1. Dr. Ben-Dor: "Our findings enable us to propose a fascinating hypothesis on the development of humankind: humans always preferred to hunt the largest animals available in their environment, until these became very rare or extinct, forcing the prehistoric hunters to seek the next in size. As a result, to obtain the same amount of food, every human species appearing in the Southern Levant was compelled to hunt smaller animals than its predecessor, and consequently had to develop more advanced and effective technologies. Thus, for example, while spears were sufficient for Homo erectus to kill elephants at close range, modern humans developed the bow and arrow to kill fast-running gazelles from a distance." Prof. Barkai concludes: "We believe that our model is relevant to human cultures everywhere. Moreover, for the first time, we argue that the driving force behind the constant improvement in human technology is the continual decline in the size of game. Ultimately, it may well be that 10,000 years ago in the Southern Levant, animals became too small or too rare to provide humans with sufficient food, and this could be related to the advent of agriculture. In addition, we confirmed the hypothesis that the extinction of large animals was caused by humans -- who time and time again destroyed their own livelihood through overhunting. We may therefore conclude that humans have always ravaged their environment but were usually clever enough to find solutions for the problems they had created -- from the bow and arrow to the agricultural revolution. The environment, however, always paid a devastating price."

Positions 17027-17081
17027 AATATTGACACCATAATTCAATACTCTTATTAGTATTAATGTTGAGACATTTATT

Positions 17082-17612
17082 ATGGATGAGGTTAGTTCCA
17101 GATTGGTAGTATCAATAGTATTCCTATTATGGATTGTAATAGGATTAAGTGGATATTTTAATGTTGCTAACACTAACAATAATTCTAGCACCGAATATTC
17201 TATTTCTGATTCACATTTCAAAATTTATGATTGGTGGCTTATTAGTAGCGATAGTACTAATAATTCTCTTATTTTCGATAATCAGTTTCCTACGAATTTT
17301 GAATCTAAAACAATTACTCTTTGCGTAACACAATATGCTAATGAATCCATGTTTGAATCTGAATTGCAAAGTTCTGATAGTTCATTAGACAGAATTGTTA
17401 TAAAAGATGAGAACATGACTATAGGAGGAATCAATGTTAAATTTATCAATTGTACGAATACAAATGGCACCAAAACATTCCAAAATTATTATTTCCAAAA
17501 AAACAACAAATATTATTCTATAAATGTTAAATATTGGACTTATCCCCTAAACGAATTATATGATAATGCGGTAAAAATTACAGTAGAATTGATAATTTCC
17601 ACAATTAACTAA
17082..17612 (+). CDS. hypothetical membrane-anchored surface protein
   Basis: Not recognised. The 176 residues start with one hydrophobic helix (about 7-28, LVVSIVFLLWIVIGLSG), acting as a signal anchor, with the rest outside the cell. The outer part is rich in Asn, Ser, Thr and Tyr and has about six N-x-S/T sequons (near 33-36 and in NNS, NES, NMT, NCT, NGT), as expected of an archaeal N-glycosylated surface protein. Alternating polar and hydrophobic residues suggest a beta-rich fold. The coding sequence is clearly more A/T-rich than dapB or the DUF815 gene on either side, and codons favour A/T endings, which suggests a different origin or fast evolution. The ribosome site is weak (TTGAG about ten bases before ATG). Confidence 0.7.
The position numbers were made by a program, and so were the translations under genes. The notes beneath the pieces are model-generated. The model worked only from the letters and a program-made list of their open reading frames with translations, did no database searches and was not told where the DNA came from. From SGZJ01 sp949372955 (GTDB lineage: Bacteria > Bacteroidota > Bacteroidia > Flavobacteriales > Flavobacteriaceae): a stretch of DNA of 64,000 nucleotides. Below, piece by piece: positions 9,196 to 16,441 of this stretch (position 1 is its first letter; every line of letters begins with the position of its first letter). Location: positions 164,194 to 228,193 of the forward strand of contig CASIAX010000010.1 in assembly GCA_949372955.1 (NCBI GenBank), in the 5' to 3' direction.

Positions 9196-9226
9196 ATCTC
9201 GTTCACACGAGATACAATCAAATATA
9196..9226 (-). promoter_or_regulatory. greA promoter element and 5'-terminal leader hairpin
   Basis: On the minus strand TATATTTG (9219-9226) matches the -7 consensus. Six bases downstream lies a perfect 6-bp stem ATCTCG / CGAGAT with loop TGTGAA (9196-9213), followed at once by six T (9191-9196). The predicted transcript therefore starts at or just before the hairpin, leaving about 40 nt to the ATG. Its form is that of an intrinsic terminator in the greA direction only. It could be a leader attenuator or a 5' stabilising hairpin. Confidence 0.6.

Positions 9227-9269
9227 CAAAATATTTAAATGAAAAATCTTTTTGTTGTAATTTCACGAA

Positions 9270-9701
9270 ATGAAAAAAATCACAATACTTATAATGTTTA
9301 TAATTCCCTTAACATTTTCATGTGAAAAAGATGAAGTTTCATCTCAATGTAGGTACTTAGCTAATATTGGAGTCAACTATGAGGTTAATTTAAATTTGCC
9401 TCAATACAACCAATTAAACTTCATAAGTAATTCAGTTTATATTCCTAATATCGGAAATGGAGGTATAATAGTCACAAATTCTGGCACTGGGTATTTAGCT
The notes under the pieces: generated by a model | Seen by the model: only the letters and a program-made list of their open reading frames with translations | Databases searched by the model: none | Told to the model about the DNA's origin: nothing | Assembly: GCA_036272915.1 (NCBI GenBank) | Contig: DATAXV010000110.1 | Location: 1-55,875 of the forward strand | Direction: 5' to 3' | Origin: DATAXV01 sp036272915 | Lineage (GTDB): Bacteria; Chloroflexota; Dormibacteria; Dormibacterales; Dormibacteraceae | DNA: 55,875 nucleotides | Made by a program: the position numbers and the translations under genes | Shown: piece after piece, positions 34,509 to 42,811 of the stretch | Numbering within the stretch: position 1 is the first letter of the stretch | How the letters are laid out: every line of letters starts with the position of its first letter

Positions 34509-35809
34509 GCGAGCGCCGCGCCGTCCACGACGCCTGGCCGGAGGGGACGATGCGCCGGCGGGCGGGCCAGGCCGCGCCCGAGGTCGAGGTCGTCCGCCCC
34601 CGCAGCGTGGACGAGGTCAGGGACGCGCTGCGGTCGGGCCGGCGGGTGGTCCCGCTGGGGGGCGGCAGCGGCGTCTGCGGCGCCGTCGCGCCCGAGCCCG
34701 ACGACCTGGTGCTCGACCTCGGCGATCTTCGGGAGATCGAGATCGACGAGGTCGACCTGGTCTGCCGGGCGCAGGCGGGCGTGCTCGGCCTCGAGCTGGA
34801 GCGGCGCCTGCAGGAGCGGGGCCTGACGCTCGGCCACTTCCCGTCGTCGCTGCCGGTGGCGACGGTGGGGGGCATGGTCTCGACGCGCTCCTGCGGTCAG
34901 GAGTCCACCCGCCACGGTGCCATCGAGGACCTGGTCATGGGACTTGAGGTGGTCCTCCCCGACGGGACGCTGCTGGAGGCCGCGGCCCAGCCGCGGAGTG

This is a fascinating claim with far reaching consequences for modern humans dealing with the Anthropocene polycrisis.

      Technological development seems to have been related to our resource overshoot. As we extirpated the larger prey fauna which were slower moving and able to be successfully hunted with crude weapons, our ancestors were forced to hunt smaller and more agile species, requiring better hunting technologies.

      Agriculture could have been the only option left to our ancestors when there was insufficient species left to support society. This is the most salient sentence:

      "we confirmed the hypothesis that the extinction of large animals was caused by humans -- who time and time again destroyed their own livelihood through overhunting. We may therefore conclude that humans have always ravaged their environment but were usually clever enough to find solutions for the problems they had created"